KamAZ May Follow AvtoVAZ's Path

KamazA KamAZ truck in the 2005 Barcelona to Dakar rally. A European firm is tipped to buy one-quarter of the company.
SINGAPORE -- KamAZ, the country's largest truck maker, may sell one-quarter of its shares for $1.25 billion this year to a strategic investor from the European auto sector, sources familiar with KamAZ's plans said Tuesday.

Just a few weeks ago, France's Renault bought one-quarter of Russia's largest carmaker, AvtoVAZ, as global carmakers scramble for a share of a Russian market set to become Europe's biggest in a few years.

Sources familiar with KamAZ's plans said Germany's MAN, Sweden's Scania and Volvo and Italian firm Iveco were among potential investors in the firm.

But they said KamAZ was also considering a secondary share offering or a merger with Belarussian truck maker MAZ, which would significantly change the strategic stake sale plan.

"Most likely, the deal will be planned in two stages: a sale to a strategic investor to raise the valuation, and then a share issue," one source said on the sidelines of a Russian economic forum in Singapore organized by Troika Dialog.

The source told reporters that, if the sale takes place, KamAZ would be valued at 10 times its earnings before interest, taxes, depreciation and amortization, or $5 billion.

The plan for KamAZ would mirror developments at AvtoVAZ, which was first consolidated by state firm Rosoboronexport with the help of Troika Dialog.

In February, the duo sold 25 percent of AvtoVAZ to Renault for more than $1 billion. They plan to float around 25 percent of its stock with the aim of keeping more than 25 percent in state hands.

Unlike AvtoVAZ, KamAZ is controlled by its management, which has built up a stake of over 50 percent, also with the help of Troika Dialog. The government owns around 30 percent and has said it may sell its stake via a London placement.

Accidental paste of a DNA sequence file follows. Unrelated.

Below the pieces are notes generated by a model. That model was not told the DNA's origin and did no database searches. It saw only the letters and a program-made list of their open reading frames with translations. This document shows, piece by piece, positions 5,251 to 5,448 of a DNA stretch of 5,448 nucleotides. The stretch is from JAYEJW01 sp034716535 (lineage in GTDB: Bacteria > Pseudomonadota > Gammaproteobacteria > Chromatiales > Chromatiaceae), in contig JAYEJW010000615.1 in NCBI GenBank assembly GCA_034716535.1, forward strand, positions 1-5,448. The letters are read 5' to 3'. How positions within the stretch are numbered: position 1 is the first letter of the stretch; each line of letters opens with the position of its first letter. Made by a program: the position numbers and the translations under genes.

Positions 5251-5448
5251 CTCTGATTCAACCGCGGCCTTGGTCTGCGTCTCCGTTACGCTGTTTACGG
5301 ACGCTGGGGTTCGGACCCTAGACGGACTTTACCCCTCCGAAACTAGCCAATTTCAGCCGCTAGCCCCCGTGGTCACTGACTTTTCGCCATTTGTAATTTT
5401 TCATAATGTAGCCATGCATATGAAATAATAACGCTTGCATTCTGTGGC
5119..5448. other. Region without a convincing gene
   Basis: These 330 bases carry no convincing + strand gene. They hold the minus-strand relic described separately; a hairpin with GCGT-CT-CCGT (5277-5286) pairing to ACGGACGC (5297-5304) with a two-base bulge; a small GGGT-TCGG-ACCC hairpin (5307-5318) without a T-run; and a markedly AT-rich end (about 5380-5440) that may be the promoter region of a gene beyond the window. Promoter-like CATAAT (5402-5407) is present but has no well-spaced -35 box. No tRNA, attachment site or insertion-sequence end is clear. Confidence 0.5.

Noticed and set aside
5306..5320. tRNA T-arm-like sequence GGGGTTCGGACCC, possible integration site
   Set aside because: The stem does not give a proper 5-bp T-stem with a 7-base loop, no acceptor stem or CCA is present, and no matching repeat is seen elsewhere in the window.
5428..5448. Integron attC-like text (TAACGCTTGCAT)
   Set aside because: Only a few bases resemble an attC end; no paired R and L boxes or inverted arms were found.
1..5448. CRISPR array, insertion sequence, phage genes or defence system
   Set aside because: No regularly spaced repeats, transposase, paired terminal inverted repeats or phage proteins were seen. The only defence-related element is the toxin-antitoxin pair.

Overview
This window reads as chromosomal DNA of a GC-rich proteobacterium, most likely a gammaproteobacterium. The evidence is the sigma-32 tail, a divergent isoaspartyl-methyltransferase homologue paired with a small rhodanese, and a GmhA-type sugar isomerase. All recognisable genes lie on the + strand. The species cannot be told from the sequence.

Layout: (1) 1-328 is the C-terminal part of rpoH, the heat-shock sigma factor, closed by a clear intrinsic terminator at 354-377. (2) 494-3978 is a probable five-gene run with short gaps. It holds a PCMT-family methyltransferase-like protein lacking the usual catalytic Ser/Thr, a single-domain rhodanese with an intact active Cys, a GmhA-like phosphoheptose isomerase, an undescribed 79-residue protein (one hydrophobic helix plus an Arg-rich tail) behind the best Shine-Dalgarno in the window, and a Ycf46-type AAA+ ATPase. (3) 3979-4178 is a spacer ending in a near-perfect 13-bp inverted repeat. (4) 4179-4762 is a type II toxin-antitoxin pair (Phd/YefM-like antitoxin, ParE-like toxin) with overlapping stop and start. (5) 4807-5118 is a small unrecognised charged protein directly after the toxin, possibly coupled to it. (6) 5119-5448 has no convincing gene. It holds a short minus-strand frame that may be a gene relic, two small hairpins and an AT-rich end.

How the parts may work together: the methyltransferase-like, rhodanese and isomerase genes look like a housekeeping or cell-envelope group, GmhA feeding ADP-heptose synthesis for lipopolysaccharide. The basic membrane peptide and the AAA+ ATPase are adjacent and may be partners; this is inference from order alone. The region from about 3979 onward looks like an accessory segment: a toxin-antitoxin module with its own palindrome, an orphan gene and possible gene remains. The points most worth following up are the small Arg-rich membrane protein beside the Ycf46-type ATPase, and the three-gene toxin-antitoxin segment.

Both AvtoVAZ and KamAZ are big Soviet-era manufacturers located in the neighboring Volga regions of Tatarstan and Samara.

Foreign carmakers started actively investing in Russia a few years ago, when the country scrapped import duties on car parts. Over a dozen global players have opened or plan to open assembly plants in the near future.

The tax grace period has expired, but as Russian demand for cars is showing no signs of cooling down, global players are looking for new cooperation deals and partnerships.

Foreign car sales in Russia have seen double-digit percentage growth in recent years as incomes have risen fast along with economic growth, while high inflation has discouraged saving and supported booming consumption.

A second source familiar with KamAZ's plans also said the firm would borrow $200 million via a syndicated loan in the second quarter. The loan would fund the company's investment program and refinance existing debt.

The three-year loan would have a margin of 275 basis points over the London interbank offered rate and was being arranged by Citigroup, the source said.

KamAZ is traded on the MICEX and RTS exchanges but has no foreign listing. It produces nearly three quarters of Russia's dump trucks and about half of the country's other large cargo vehicles.

The second source said the company, which exported every fourth truck it produced last year, was also interested in buying an assembly plant in India.